We rode the bike trail back to the campsite, cooked dinner, and told stories in the tent looking out of the “sunroof” and onto the trees.  We popped more popcorn and settled in for our last night.  On Sunday night, we had the area to ourselves.  Everyone had returned home for the start of the workweek.


The next morning, we packed up our trailer and rolled our way home.  But not before one last turtle sighting.


Overall, we’d give our Parc de Plaisance experience top marks.  Between the complete bike paths throughout the park, range of activities and friendly staff, we couldn’t have asked for a better holiday and first camping experience.

Top marks!

Now, to fix a persistent squeak that developed in my front wheel.  Hmmm.


You may be interested in:

Did you like this? Share it:

Training for bike camping and riding to Montreal

Last Sunday, I spent the better part of the day on my bike (well.. bikes) “training” for my upcoming ride to Montreal and our family bike-camping trip.   I registered the family for the CHEO 35km bike ride in the morning and in the afternoon, I booked off some “mom time” and rode to the Chelsea Pub with a good friend.

Starting line

Starting line – we are way back

There were lots of cyclists out for the 35km CHEO ride.  We arrived early before the 70km group left and there was a lot of spandex on display. There were many fancy road bikes.  For our shorter ride, I wore my new Lole dress (with spandex shorts underneath – turns out 35km requires a bit of cushion).   Despite the distance, I wanted to attempt a bit of ‘cycle chic’. The dress worked out great and I even got a compliment. Who says you can’t do a bike tour in a dress? I’m packing it for Montreal. (THUMBS UP!!)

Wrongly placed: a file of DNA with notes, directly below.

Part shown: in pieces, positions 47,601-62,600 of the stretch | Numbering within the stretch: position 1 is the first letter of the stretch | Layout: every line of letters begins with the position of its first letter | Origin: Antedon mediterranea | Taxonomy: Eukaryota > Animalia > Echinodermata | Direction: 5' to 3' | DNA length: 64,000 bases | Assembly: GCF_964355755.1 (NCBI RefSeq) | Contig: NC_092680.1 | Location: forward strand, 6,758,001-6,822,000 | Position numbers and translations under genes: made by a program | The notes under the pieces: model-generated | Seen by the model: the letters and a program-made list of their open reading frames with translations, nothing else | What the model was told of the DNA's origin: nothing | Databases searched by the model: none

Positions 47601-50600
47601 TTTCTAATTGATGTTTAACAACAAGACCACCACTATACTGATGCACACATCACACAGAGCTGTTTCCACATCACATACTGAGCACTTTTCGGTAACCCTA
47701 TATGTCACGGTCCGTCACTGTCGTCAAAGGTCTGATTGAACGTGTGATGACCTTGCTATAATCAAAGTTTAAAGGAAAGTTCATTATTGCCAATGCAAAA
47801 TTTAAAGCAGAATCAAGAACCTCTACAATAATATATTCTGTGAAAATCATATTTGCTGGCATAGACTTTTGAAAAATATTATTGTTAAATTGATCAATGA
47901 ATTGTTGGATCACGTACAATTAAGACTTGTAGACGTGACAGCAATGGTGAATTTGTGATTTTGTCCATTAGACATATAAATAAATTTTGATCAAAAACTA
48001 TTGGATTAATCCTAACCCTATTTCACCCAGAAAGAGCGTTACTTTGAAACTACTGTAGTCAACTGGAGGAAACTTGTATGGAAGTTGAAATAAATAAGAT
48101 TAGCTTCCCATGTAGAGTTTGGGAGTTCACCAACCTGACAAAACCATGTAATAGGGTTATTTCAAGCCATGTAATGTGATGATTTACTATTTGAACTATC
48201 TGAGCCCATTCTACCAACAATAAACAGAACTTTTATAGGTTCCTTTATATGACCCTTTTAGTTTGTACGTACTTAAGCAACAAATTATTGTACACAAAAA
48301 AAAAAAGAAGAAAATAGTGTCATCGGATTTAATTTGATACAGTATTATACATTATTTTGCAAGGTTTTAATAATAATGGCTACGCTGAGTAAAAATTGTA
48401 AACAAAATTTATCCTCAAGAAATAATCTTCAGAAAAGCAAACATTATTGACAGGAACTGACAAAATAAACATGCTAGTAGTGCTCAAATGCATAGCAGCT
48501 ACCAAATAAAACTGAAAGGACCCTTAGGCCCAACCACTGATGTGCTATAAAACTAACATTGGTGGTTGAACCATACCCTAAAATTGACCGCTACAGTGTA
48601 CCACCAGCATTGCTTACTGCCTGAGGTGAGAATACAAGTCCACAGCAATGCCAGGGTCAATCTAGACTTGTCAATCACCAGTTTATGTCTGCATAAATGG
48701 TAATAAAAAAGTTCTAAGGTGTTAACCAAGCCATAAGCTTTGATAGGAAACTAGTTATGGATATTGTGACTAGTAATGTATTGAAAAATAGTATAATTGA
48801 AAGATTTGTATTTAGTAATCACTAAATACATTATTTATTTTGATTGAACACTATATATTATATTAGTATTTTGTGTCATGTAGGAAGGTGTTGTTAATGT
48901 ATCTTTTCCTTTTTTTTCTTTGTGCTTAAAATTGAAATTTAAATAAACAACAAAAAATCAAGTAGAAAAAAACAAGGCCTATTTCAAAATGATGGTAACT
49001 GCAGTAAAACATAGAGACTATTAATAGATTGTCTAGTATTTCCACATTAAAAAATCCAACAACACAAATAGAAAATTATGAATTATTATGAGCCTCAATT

Future bike lane

The CHEO ride was a good test ride to see how many kilometres the kid could tolerate pedalling, and more importantly, how many kilometres I could stand pedalling with a 40lb kid in the Weehoo.  And perhaps the biggest test of all, could my Raleigh commuter bike cut it for our camping trip?


Post ride snacking – “Mom that was a long bike race”

The kid was a trooper.  He thought the ride was a race, so we didn’t stop at any of the food stations, but I insisted on having a couple of water breaks.  There were no complaints from the back seat, so I’m confident he’s going to be an excellent bike camper.  I’m less confident about the bike.  My Raleigh makes a great commuter bike, but after 20km, it didn’t feel so great.  My hands were going a bit numb and with only 8 gears, even minor hills were a challenge.

My bike conscience is telling me to run out and buy my dream camping bike, the Surly Troll, rather than simply raising or swapping out the Raleigh’s handlebars for something more swoopy.  So far, my spending conscience is winning so far.  I really want the new bike.

It was also good to know that towing the Weehoo for 35km works up a serious appetite.  After the BBQ part of the event, I went home and ate an entire package of Jarlsberg cheese.  (Note to self: pack lots of cheese for Montreal!)  On a related note, are there any energy bars on the market that don’t taste like roadkill covered in chocolate?